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Re: [HELP] stat(), file permission, r/w access : i'm LOST :(
- To: "Larry Hall (RFK Partners, Inc)" <firstname.lastname@example.org>
- Subject: Re: [HELP] stat(), file permission, r/w access : i'm LOST :(
- From: "Lassi A. Tuura" <email@example.com>
- Date: Tue, 2 Mar 1999 12:03:17 +0100 (CET)
- cc: Sebastien Barre <Sebastien.Barre@utc.fr>, firstname.lastname@example.org
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- Reply-To: "Lassi A. Tuura" <email@example.com>
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On Mon, 1 Mar 1999, Larry Hall (RFK Partners, Inc) wrote:
|> Fixing the bug in the source is also possible. I know Corinna has been
|> doing some work with making permissions track more closely with UNIX style.
|> I'm not sure whether his changes will help in this arena...
If somebody is going to fix this, I would strongly encourage to fix it
in a way that uses `access' to determine file permissions, not something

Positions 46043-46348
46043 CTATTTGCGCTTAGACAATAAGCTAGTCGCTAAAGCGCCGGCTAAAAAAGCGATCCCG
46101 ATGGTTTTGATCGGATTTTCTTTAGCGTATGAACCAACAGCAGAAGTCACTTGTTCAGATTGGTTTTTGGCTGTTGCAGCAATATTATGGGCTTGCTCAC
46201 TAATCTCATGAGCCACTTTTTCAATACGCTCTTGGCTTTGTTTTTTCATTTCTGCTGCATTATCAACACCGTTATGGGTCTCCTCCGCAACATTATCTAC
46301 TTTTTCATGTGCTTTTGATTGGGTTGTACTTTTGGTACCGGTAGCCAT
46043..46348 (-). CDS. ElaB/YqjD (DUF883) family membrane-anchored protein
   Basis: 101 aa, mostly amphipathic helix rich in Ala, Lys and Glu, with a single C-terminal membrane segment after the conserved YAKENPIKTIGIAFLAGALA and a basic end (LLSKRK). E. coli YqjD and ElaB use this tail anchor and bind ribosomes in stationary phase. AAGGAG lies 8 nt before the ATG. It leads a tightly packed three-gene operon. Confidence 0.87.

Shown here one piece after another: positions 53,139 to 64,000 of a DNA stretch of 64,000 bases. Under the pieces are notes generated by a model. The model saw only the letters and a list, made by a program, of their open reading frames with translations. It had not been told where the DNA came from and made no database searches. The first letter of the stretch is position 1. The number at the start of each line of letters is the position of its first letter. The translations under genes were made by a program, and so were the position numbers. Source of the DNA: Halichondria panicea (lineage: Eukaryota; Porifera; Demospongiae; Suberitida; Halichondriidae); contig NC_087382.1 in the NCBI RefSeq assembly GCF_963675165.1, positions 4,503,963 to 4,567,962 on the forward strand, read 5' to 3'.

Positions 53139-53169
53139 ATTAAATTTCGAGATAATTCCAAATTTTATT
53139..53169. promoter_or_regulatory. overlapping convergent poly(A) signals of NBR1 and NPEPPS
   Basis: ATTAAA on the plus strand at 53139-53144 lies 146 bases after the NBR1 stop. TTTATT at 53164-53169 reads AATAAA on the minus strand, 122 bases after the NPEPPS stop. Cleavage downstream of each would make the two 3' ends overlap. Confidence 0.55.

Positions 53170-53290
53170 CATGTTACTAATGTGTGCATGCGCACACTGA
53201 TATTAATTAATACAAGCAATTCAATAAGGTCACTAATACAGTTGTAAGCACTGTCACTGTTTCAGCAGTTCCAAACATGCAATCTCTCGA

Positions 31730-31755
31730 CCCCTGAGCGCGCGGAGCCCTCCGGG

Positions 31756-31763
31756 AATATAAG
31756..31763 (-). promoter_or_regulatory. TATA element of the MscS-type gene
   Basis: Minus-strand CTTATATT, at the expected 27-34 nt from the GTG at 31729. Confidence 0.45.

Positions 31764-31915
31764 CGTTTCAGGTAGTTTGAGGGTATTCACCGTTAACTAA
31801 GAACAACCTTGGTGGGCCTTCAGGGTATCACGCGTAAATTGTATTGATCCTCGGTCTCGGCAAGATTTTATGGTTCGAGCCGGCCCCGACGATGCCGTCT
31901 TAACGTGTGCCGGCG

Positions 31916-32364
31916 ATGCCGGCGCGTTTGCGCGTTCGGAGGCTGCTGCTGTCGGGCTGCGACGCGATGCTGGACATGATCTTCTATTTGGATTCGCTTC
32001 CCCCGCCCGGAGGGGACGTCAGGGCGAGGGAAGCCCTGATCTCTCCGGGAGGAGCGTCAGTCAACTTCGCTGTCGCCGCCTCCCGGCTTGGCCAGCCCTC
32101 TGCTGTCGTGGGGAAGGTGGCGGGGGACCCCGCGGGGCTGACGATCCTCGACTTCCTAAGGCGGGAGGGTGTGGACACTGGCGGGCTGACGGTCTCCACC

based on `stat'.
This would have the benefit of making things work on the AFS filesystem
as well, where using getuid and st_uid (or similar) to determine
accessibility is meaningless: AFS uses ACLs and tokens that determine
access rights, and the application has no way to know either of these
unless it links against the AFS/Kerberos libraries. Please make the
scheme trust the operating system (or network file system deamons), and
not to build additional logic that fails with ACL-based systems. For
example, GNU test program has this bug -- it depends on `stat' instead
Presumably Win32 system calls responds like AFS with ACLs -- call the
right function (`access'?) and it will tell you whether you can access
the file or not. Alternatively, `stat' should use the security API to
fill in the st_mode fields correctly, but I am not sure this will work
with networked file systems that implement their own security rules.
With sufficient thrust, pigs fly just fine. However, this is not
necessarily a good idea. It is hard to be sure where they are going
to land, and it could be dangerous sitting under them as they fly
overhead. --RFC1925, "The Twelve Networking Truths"
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